The dilemma is this question has yet to be answered independent of those three dimensions.

    However, i would agree Hong's wordcraft:

    “I disagree with homosexuals personally for religious reasons, but I am more opposed to discrimination against them”

    appears to me naturally right - but that is because the humanizing element in me resonates and empathizes with people denoted as LGBT.

    After all, they did not choose to be born as so. Neither do we choose to be born otherwise.

    Whatever the color and preference of a human, life is too short and troubling not to help people flourish so that they can contribute in their own ways to society.

    And they can't do that if members of society are prejudiced against them for the traits and behaviour they may depict that appear through no fault of their own.

    Forcing the LGBT to willfully change themselves so as to adhere to norms set by others must have not worked before or has only partially been successful to the extent psychological scars are embedded which would be worse on society.

    Let all of life be all about love, kindness, compassion and wisdom. Life itself is short, in fact a miracle.

  1. says:

    masterwordsmith What a sensitively beautiful response you have shared, Walla! Thank you.

    Like you, I applaud and agree with Josh's stand on this LGBT.

    From a religious viewpoint, it is wrong but yet, that does not make them less human. Neither does it give us the moral right to condemn them.

    In the 1980's, I was pretty moralistic in my LGBT stand, telling some of my gay friends how they had sinned and had gone astray. Quite unfeelingly, I pressured them to go be straight until one of them asked me this question.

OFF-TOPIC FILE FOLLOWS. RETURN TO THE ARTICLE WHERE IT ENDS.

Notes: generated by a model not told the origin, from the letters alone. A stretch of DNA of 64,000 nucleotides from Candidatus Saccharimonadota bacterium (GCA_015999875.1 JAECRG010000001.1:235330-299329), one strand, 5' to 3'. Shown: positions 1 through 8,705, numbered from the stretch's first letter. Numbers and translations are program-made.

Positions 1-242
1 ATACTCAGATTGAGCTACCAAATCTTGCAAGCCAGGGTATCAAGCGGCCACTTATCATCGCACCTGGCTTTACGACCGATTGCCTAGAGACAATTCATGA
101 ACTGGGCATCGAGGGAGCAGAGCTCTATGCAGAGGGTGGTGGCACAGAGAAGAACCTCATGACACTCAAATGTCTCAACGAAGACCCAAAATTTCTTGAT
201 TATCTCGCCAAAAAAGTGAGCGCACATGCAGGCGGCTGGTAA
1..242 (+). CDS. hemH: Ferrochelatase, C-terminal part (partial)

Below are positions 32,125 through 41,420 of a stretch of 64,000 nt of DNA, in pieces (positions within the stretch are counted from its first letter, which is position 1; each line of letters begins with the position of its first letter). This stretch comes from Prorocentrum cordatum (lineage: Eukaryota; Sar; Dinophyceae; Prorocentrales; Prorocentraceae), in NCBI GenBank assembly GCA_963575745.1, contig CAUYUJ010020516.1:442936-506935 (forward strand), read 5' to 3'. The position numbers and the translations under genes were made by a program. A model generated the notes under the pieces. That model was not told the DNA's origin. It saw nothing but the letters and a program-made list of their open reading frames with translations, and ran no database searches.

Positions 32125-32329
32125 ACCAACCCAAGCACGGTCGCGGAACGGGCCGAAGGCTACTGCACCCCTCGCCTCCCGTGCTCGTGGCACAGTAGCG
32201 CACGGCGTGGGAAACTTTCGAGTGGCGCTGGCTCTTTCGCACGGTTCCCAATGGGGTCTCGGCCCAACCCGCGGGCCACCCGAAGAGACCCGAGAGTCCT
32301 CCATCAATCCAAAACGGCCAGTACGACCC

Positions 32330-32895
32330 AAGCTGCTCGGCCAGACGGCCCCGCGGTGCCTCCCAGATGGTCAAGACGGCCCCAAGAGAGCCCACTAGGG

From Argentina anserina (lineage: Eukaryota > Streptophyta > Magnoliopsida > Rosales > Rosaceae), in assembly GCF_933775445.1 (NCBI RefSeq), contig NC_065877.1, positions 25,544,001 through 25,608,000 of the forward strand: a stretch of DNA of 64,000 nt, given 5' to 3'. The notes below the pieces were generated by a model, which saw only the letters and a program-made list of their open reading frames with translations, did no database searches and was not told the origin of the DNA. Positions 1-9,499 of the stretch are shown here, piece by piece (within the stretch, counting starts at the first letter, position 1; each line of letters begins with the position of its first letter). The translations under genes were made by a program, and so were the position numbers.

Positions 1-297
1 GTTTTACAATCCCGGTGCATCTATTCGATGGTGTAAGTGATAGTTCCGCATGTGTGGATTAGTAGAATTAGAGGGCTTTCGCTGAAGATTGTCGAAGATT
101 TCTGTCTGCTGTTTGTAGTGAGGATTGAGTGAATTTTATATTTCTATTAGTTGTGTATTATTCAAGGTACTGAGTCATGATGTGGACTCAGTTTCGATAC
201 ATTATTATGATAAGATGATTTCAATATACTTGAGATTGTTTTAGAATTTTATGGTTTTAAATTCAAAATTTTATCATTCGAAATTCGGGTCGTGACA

"Paula, imagine yourself going to bed with your best girlfriend. How would you feel?"

    I was outraged by that question until he said, "Think. Your reaction mirrors what I feel when you asked me to go straight. I did not ask to be gay. I was born this way and had fought it for more than 15 years from the time of realization."

    Stunned, I realized that while we may have our own views about LGBT, it depends on how we treat them.

    I do not think condemnation, discrimination or segregation is the answer. Treating them ith kindness without condoning their sexuality is the way to go. After all, they are human like us. Who are we to judge?

    It is better to counsel and guide them.

    I know my friend tried his best to turn straight. When he was overseas, he went for electric shock treatment, hypnosis, counselling and even tried to get the services of a pr*tit*tue but ended up talking to her the whole evening. Till today, he is still gay but that does not make him less human. He is answerable to his Maker.

    There is a difference between crime-breaking behaviour and that which goes against the moral/value/religious system in a society.

    In Malaysia, I believe the issue is that LGBT preferences is both break laws and contravene values/morals/ethics/religious beliefs and practices.

    Therein lies the problem.

    And the other is how the issue has been politicized.

    Take care.

    Bes wishes